ACTED South Sudan distributes food to refugees in Maban refugee camp
ACTED’s food distributions reached 134,256 refugees in Gendrassa, Kaya and Doro refugee camps.
Doro, Kaya and Gendrassa camps in Maban host over 96,000 refugees who have escaped conflicts in the Blue Nile and Nuba mountains of Sudan. The conflicts in South Sudan lead to massive displacements and aggravated an already-existing food insecurity in the host communities. Consequently, the situation in Maban has become unbearable due to the looming hunger, malnutrition and poor living conditions, especially for children, women and the elderly. The majority of the population has become reliant on humanitarian food aid, and livelihoods remain a challenge for both refugees and the host communities. The arrival of refugees, in addition to their inability to use land, have put an additional strain on the little resources the area has. Allowing the refugees to use land could potentially increase food production and improve livelihoods for both the refugee population and host communities.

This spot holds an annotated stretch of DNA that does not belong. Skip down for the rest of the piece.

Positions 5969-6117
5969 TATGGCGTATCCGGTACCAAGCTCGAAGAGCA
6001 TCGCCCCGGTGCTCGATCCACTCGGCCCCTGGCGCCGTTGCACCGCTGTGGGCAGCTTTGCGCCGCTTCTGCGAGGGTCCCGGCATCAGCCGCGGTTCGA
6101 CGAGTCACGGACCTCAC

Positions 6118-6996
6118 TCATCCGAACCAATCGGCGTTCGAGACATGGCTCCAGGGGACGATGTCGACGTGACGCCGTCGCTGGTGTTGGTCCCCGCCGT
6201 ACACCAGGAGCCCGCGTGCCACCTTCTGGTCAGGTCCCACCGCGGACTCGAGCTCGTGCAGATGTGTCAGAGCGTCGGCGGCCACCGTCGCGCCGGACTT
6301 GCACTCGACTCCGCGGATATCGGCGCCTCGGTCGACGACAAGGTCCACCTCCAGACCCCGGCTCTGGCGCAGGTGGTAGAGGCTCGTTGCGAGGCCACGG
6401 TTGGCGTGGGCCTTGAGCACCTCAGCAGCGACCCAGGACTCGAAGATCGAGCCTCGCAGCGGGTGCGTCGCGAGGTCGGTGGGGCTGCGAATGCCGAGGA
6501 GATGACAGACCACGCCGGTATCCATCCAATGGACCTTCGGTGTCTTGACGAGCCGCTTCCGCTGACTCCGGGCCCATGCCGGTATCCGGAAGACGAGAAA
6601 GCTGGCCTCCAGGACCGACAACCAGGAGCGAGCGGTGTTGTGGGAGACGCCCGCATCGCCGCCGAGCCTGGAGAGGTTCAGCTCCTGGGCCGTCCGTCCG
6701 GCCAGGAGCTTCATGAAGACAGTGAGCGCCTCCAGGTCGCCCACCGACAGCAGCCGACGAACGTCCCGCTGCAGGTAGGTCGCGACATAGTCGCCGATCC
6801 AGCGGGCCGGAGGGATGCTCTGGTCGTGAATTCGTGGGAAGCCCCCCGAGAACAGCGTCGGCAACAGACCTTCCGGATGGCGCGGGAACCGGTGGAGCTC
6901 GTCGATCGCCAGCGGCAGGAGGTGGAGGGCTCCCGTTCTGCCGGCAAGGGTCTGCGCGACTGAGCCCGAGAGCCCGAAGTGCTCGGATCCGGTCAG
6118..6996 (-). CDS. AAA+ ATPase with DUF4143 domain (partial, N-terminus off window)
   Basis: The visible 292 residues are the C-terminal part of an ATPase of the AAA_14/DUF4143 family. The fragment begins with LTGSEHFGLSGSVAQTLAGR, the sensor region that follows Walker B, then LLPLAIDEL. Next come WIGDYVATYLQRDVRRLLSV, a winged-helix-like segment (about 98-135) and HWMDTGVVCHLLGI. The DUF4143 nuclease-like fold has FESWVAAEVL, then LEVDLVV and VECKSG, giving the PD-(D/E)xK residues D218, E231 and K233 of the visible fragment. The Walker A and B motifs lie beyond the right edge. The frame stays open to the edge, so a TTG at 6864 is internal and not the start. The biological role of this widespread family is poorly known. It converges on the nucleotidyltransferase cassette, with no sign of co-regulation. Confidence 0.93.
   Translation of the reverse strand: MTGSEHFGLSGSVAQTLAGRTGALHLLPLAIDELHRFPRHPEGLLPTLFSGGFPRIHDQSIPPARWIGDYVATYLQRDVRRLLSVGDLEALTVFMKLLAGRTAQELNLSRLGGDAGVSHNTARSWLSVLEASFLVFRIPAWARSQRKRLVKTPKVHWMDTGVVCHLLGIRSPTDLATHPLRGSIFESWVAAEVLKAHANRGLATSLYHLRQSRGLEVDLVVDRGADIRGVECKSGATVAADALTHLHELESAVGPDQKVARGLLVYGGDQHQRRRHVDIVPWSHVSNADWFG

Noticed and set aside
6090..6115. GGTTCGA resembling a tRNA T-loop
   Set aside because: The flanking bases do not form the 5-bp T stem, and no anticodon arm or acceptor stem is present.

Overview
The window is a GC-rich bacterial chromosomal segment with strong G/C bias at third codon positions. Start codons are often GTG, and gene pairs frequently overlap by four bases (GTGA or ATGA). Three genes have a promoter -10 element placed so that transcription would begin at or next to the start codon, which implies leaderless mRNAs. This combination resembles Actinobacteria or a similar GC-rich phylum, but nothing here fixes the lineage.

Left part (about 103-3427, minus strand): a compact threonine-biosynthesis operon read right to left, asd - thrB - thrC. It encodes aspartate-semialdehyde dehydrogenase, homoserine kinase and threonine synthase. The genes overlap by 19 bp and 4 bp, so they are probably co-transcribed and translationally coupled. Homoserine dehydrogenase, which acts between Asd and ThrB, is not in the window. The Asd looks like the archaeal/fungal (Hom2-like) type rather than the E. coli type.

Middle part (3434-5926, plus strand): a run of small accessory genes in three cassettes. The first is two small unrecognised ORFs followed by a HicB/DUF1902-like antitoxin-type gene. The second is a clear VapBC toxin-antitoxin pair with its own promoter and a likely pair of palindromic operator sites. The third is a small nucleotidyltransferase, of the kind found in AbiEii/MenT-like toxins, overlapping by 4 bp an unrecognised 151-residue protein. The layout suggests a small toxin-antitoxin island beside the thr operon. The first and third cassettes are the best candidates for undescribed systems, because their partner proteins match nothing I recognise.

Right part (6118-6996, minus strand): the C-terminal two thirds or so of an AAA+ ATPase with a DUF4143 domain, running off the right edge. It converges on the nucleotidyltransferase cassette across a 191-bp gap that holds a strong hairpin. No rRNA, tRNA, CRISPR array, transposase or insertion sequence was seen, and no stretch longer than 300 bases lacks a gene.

During its food distributions, ACTED have given priority to beneficiaries that are believed to be severely food insecure and people with special needs. Food ration cards were developed to provide an accurate system of distribution. A verification mechanism was also established to avert any possible issues during distribution, as well as construction and setup of distribution sites.
ACTED in South Sudan has implemented programmes such as “Food for Assets” and “Food for Education” to support children at school. In addition to those projects, ACTED also implemented an e-voucher programme in Mingkaman to improve the living conditions, income, and livelihood of the communities. ACTED’s projects are aimed at saving lives, reducing severe food insecurity, stabilising the nutritional status of high-at-risk people, and decreasing dependence on food aid.
In 2015, the World Food Programme reduced food ratio by 30 percent, which indicated an improvement in the level of food security. This was partly due to the active participation of the target beneficiaries in Maban and Mingkaman Wau and Akobo in livelihoods and agricultural practices.